Liberal pro-Israel group J Street launches $700k ad campaign to boost Levin in primary
Another outside group is jumping in with big money to sway the competitive Democratic primary in Michigan's 11th District in Oakland County, where two incumbents, U.S. Reps. Andy Levin and Haley Stevens, are running for a third term in Congress.
J Street Action Fund said Tuesday it's spending $700,000 on a TV ad campaign in the district to boost Levin of Bloomfield Township three weeks out from the Aug. 2 primary.
The group, an affiliate of the liberal "pro-Israel, pro-peace" group J Street, is airing a 30-second ad criticizing Stevens for taking donations from another pro-Israel organization, the hawkish American Israel Public Affairs Committee.
The ad makes no mention of Israel but shows footage of the Jan. 6 Capitol attack in noting that AIPAC supports 109 Republicans who voted to overturn the 2020 election. "No campaign cash is worth abandoning our democracy," the narrator says.
Larkin Parker, a spokeswoman for Stevens, called the negative ad "shameful and truly sickening."
“Andy Levin should be absolutely ashamed that he left a winnable seat to primary a fellow Democrat and is now resorting to weak-man tactics that truly reveal the desperation of his resource-starved campaign," Parker said in a statement.
"Rep. Stevens voted not once, but twice to impeach Donald Trump while she represented a Republican seat and was one of the first members of Congress to call for his ouster on January 6th as she sheltered in place in her office."
J Street spokesman Logan Bayroff said the $700,000 campaign is the Action Fund's largest single expenditure in a race yet this election cycle behind the Democratic primary in Maryland's 4th District.
J Street decided to get involved in the Michigan contest in response to large spending in the 11th District by the United Democracy Project, a super political action committee affiliated with AIPAC that's misrepresenting Levin as anti-Israel, Bayroff said.
"We wish that this race hadn't been turned into this ridiculous litmus test about Israel," Bayroff said. "But we're not going to leave strong, principled Democrats who are friends and allies of J Street and our movement undefended when they're facing this kind of onslaught of right-wing money."
AIPAC, which supports both Democrats and Republicans, has endorsed Stevens and criticized Levin — the only Jewish candidate in the race — who has advocated for Palestinian human rights and spoken against Israeli policies.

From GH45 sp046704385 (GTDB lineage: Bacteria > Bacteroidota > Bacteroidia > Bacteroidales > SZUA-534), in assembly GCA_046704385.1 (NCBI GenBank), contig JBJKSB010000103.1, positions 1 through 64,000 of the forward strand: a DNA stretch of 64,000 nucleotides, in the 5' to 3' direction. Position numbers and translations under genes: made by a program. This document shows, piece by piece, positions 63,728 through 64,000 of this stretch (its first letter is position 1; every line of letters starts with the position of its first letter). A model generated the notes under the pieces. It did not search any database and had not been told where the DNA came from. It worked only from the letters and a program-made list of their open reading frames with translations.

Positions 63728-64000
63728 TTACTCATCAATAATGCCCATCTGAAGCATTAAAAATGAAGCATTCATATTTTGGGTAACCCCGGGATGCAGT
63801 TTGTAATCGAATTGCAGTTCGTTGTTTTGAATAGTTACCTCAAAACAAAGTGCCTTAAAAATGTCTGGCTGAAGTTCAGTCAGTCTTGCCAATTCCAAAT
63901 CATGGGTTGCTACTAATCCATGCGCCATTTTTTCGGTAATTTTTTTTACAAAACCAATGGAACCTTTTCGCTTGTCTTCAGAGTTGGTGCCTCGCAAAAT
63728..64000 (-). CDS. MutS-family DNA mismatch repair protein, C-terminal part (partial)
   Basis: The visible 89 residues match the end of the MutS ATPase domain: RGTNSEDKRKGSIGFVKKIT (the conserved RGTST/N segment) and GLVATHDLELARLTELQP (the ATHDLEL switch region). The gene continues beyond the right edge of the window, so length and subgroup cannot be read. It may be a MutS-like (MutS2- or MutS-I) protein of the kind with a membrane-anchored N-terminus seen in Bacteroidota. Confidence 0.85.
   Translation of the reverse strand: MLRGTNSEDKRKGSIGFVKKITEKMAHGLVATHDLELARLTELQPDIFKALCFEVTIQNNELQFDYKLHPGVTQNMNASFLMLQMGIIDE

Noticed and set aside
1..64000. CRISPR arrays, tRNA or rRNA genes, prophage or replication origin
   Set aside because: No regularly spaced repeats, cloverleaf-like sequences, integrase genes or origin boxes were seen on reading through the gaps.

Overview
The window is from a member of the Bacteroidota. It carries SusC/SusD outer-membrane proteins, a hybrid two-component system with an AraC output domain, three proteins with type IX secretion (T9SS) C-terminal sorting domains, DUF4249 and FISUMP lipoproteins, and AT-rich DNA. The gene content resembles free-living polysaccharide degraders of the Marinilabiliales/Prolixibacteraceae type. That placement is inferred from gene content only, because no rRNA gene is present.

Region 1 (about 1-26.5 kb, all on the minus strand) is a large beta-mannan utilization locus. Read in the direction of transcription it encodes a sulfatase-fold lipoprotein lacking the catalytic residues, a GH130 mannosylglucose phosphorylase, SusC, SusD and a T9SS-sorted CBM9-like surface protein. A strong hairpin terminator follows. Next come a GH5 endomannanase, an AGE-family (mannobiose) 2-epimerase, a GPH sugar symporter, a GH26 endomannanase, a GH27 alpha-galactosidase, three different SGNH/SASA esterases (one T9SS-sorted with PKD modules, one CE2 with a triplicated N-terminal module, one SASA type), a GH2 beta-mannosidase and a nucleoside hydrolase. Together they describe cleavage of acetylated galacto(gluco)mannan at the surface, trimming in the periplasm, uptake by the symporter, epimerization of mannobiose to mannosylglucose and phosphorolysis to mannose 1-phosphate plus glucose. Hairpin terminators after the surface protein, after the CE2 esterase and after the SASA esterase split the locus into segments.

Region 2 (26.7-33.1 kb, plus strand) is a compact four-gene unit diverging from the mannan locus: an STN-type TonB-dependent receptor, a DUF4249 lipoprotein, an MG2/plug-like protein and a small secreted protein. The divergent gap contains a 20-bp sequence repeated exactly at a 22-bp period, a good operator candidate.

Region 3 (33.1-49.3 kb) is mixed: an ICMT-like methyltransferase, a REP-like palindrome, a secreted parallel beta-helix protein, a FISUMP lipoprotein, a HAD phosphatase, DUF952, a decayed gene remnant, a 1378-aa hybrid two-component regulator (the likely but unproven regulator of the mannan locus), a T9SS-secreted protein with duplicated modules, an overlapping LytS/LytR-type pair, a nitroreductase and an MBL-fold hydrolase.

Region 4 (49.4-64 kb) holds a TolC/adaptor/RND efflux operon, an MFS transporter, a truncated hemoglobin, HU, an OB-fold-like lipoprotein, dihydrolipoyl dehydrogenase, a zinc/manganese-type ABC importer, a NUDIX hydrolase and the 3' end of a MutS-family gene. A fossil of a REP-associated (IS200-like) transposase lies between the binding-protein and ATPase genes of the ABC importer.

United Democracy Project began airing a pro-Stevens TV ad two weeks ago and has spent over $1.59 million in support of her through media ads and direct mail, according to federal disclosures.
AIPAC's political action committee has separately donated nearly $494,000 to Stevens' campaign through bundled donations, while J Street's super PAC has contributed over $286,000 to Levin.
The dueling ads by the rival pro-Israel groups are another example of how the Levin-Stevens contest is reflecting a divide in the Democratic Party over Israel.
United Democracy Project did not respond to a request for comment.
Levin spokeswoman Jenny Byer said voters in the 11th "deserve to know the truth" about who is funding the UDP advertising — a reference to donations to UDP by two GOP megadonors, Paul Singer and Bernie Marcus, who each gave $1 million.
"It’s a right-wing group that wants to defeat progressive candidates who stand up for working families and human rights," Byer said. "Rep. Stevens has been asked at every debate and at public events why she is accepting this money, much of which comes from Republican billionaires, and she refuses to answer."
Parker countered that it's Levin who "once again fails his own purity test by accepting outside, dark money."
"He is the only candidate in this race who is going negative time and time again," she said.
Asked about her AIPAC endorsement at a May debate, Stevens noted she's in the company of multiple Democratic leaders including House Speaker Nancy Pelosi, Majority Leader Steny Hoyer, Majority Whip Jim Clyburn, Senate Majority Leader Chuck Schumer and several dozen members of the House Progressive Caucus.
"Certainly, that endorsement was based on my belief in a strong U.S.-Israel relationship," she said.
Levin countered that it's not about the endorsement itself but about taking donations from groups that support "insurrectionist" Republicans.
"It's not acceptable as a moral Jewish person to support people who are undermining our democracy," Levin said at the debate.